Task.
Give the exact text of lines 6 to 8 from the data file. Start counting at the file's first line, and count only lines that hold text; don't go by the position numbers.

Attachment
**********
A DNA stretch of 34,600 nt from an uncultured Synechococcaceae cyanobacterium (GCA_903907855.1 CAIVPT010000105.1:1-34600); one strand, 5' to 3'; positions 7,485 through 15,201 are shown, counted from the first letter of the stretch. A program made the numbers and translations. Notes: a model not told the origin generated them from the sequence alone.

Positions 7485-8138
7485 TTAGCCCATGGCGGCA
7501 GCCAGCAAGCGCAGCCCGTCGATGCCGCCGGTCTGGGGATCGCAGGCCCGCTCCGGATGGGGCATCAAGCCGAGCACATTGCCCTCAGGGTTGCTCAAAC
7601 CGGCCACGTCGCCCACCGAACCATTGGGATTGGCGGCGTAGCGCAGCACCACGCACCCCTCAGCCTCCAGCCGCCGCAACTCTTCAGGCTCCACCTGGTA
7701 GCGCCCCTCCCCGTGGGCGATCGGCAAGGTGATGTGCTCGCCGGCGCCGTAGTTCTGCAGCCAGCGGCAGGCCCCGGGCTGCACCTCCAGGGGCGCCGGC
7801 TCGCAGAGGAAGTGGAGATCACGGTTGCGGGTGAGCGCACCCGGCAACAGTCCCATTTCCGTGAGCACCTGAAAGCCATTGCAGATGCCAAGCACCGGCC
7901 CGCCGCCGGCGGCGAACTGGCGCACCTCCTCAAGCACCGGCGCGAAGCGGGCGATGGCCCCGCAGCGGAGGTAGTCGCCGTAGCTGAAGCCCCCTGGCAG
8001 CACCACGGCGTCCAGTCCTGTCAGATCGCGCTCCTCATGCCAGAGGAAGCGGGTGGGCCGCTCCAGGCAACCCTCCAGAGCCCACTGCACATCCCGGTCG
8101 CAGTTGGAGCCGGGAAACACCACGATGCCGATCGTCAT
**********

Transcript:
7701 GCGCCCCTCCCCGTGGGCGATCGGCAAGGTGATGTGCTCGCCGGCGCCGTAGTTCTGCAGCCAGCGGCAGGCCCCGGGCTGCACCTCCAGGGGCGCCGGC
7801 TCGCAGAGGAAGTGGAGATCACGGTTGCGGGTGAGCGCACCCGGCAACAGTCCCATTTCCGTGAGCACCTGAAAGCCATTGCAGATGCCAAGCACCGGCC
7901 CGCCGCCGGCGGCGAACTGGCGCACCTCCTCAAGCACCGGCGCGAAGCGGGCGATGGCCCCGCAGCGGAGGTAGTCGCCGTAGCTGAAGCCCCCTGGCAG